Associate professor Sarah “Betsy” Bledsoe and assistant professor Rachel W. Goode are among 10 faculty members at the University of North Carolina at Chapel Hill selected to join the eighth class of Thorp Faculty Engaged Scholars (FES).
The two-year program, which is sponsored by the Carolina Center for Public Service and supported through the Chancellor Holden Thorp Endowment Fund, brings together leaders in their respective fields from across campus to participate in an experiential, competency-based curriculum designed to advance their engaged scholarship. Selected faculty are awarded a total of $10,000 to support their research initiatives.
Scholars participate in sessions in community settings to learn from other Carolina faculty and their community partners. While developing individual projects, each class of scholars forms a learning community along with the faculty and community course directors to support one another’s projects and community partners.
Bledsoe and Goode are the latest faculty at the School of Social Work to be selected for the prestigious program. Professors Mimi Chapman and Rebecca Macy and associate professor Amy Wilson are all FES graduates.
Bledsoe, who joined the School of Social Work faculty in 2007, focuses her research on strengthening the mental health of adults, adolescents, children and families, particularly those surviving poverty and discrimination. As a Thorp scholar, she aims to further support her work on maternal health and well-being in southeastern North Carolina, where she collaborates with Healthy Start, Nurse Family Partnership, Robeson County Healthcare Corporation, Robeson County Health Department, and community mothers to better understand the needs of rural mothers around health and emotional well-being, with a goal of developing equitable interventions for high-risk, rural mothers. Her focus is on families impacted by depression, anxiety and trauma, and fundamental causes of disease, with an emphasis on pregnancy and early childhood. Her research investigates how poverty and marginalization increase the risks of disease.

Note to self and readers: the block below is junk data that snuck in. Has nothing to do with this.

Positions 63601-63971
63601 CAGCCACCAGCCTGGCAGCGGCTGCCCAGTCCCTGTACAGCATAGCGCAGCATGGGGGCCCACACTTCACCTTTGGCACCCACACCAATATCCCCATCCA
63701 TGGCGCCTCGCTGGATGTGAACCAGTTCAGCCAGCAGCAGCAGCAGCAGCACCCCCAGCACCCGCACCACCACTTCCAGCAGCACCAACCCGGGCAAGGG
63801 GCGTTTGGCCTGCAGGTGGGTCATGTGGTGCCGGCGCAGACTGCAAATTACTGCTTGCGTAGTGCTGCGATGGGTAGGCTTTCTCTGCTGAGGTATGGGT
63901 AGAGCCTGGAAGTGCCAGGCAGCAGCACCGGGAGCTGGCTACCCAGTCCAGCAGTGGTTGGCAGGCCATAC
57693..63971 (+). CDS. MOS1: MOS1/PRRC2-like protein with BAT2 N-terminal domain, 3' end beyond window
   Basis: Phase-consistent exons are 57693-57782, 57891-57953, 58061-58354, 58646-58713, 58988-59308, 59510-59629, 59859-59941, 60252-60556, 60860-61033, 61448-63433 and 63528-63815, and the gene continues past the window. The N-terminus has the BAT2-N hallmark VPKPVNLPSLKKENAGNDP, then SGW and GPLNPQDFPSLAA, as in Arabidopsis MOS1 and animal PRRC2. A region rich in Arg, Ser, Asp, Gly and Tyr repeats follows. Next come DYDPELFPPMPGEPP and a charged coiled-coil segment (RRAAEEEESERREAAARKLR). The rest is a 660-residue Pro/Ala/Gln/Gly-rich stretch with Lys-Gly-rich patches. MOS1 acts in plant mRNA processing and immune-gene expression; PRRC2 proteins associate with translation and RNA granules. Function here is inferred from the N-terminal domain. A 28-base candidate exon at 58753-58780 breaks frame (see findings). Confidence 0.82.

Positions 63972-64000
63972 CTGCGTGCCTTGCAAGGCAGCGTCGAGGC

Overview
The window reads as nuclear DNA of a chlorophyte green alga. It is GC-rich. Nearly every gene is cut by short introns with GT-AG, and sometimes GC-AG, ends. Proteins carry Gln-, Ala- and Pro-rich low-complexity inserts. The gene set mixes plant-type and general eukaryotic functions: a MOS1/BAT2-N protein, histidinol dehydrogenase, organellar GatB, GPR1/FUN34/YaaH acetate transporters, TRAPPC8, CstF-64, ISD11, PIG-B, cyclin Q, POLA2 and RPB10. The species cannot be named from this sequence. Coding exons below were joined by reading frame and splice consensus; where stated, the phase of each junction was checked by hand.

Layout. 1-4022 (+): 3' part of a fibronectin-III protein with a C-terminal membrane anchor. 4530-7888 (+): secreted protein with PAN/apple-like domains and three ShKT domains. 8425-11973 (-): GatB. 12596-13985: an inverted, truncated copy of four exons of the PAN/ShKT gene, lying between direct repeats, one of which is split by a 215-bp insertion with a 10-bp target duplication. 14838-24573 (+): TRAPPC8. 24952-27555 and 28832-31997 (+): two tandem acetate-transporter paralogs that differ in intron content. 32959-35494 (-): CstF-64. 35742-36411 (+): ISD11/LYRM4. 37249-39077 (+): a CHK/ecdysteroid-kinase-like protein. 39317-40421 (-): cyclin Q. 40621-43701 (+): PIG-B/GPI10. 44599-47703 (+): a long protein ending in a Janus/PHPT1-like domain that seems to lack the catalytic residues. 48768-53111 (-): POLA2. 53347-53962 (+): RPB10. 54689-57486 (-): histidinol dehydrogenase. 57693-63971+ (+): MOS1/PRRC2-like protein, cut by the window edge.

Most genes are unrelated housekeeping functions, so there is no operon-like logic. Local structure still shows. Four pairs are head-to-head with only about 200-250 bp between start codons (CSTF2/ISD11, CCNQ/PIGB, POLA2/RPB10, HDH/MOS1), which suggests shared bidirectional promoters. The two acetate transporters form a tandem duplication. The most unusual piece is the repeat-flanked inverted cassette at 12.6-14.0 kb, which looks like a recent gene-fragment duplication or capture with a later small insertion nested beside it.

Goode, who joined the School of Social Work in 2017, focuses her research on developing, implementing, and evaluating equitable and community-engaged interventions to treat obesity and eating disorders. As a Thorp scholar, she plans to design and develop a culturally relevant and remotely delivered diabetes self-management education program for African Americans with type 2 diabetes. Her current research concentrates on the eating behaviors of Black women and developing digital health treatment programs for binge eating, obesity and type 2 diabetes. Goode aims to increase her knowledge on how to collaborate with community partners on research projects to prevent and treat the chronic disparities of obesity and type 2 diabetes, and to design interventions that improve health equity.
Since the Thorp Faculty Engaged Scholars initiative began in 2007, a total of 73 faculty members have been selected to participate in the program from all professional schools and the College of Arts and Sciences at UNC.